This new park Jurassic World is owned by Simon Masrani (Irrfan Khan) and  his Masrani Corp. People do forget about the past, apparently, and it is 22 years after the Isla Nublar tragedy. Seeing dinosaurs returning from de-extinction has become so blasé that the park needs to introduce new species every so often to bring the numbers back up.

Zach (Nick Robinson) and Gray Mitchell (Ty Simpkins) are being sent by their possibly divorcing parents to visit their career woman aunt Claire Dearing (Bryce Dallas Howard) who is the park operations manager. Dearing is a woman who doesn’t manage to put together a practical power ensemble and also can’t find time for her nephews. Her nephews are dumped on her assistant, Zara (Katie McGrath).

Claire must attend to Masrani’s arrival and the preparation to introduce their new genetically modified dinosaur: Indominus rex. Masrani wants Claire to approach the Velociraptor whisperer, Owen Grady (Chris Pratt), to work with the new creature. Owen has been training a team of raptors (Blue, Charlie, Delta and Echo) to accept him as their alpha and work off of certain commands.

In the shadows, the InGen security head guy, Vic Hoskins (Vincent D’Onogrio at his hissable best) plots to get those raptors into a military service of hunt and destroy the world’s enemies. Yes…that’s why I’m thinking Wildlife of Mass Destruction. Instead of mad scientist, we have mad military dictator-in-the-making. There is a mad scientist, Dr.  Henry Wu (B.D. Wong) who won’t tell us exactly what ingredients he used to make the Indominus stew, a brew so strongly evil that while there were two, there is now only one because the stronger one ate the other. This is their new attraction, a dinosaur that bigger, better, smarter and more vicious than our beloved king of the dinosaurs, T-rex.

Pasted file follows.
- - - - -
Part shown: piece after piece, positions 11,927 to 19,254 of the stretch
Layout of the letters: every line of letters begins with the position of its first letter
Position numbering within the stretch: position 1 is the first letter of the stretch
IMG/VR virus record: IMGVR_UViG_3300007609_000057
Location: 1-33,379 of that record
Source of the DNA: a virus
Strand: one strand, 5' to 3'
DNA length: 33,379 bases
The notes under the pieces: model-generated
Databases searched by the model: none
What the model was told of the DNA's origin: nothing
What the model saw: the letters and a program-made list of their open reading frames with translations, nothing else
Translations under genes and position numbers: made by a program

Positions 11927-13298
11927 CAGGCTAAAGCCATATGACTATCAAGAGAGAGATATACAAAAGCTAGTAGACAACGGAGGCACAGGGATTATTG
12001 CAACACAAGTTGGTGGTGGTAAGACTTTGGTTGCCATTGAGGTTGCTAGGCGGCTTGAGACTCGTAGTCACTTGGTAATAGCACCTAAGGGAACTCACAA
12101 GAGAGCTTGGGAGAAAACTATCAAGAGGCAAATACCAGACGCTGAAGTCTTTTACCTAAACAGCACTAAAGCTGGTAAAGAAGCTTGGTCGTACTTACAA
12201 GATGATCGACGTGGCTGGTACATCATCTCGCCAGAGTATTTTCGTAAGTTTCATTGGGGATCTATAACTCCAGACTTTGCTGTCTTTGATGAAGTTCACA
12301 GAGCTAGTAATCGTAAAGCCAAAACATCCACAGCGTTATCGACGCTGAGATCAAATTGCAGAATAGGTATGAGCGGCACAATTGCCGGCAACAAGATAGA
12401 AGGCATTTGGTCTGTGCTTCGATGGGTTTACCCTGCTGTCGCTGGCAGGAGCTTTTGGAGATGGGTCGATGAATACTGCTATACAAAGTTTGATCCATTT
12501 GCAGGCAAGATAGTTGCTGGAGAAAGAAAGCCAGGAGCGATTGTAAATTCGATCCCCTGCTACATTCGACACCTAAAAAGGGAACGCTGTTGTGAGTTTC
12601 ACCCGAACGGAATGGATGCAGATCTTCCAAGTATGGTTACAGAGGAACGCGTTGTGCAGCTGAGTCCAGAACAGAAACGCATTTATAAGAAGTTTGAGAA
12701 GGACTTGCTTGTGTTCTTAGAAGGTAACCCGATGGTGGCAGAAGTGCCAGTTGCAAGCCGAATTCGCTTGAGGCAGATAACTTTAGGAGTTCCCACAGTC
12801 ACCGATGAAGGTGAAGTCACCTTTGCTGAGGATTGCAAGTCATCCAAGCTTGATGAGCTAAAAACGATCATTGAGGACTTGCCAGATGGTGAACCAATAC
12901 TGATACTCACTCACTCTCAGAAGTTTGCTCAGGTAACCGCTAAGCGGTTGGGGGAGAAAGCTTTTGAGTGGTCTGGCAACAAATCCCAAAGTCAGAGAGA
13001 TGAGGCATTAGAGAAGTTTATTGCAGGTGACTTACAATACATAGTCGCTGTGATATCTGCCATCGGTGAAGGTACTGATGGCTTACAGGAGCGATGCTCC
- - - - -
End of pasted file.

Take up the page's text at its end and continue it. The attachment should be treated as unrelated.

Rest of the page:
Raising kids isn’t easy, but raising Indominus isn’t either. It has been raised in isolation without any imprinting on humans. It just ate its only friend and fellow sibling. Now that’s a dysfunctional family and poor meal planning. Part of the genetic stew that made Indominus included cuttlefish and then there’s a bit of tree frogs plus a mysterious secret ingredient that will be less a secret than the recipe for Coca Cola by the end of the movie.

As you can guess, Indominus gets loose and our dinosaur whisperer  Owen Grady will save the day with the help of his raptors. Zach will learn to be a better brother to Gray. Asian guys will die–no not B.D. Wong, but Brian Tee as Katashi Hamada, the leader of the Asset Containment Unit and Irrfan Khan as the crazy Masrani who spent $26 million on Indominus. That Mosasaur plays an important part in the plot.

Here’s one spoiler: T-Rex announces there will be a sequel in the end. Or that’s at least what I understood him to say. I don’t get much opportunity to speak T-Rex.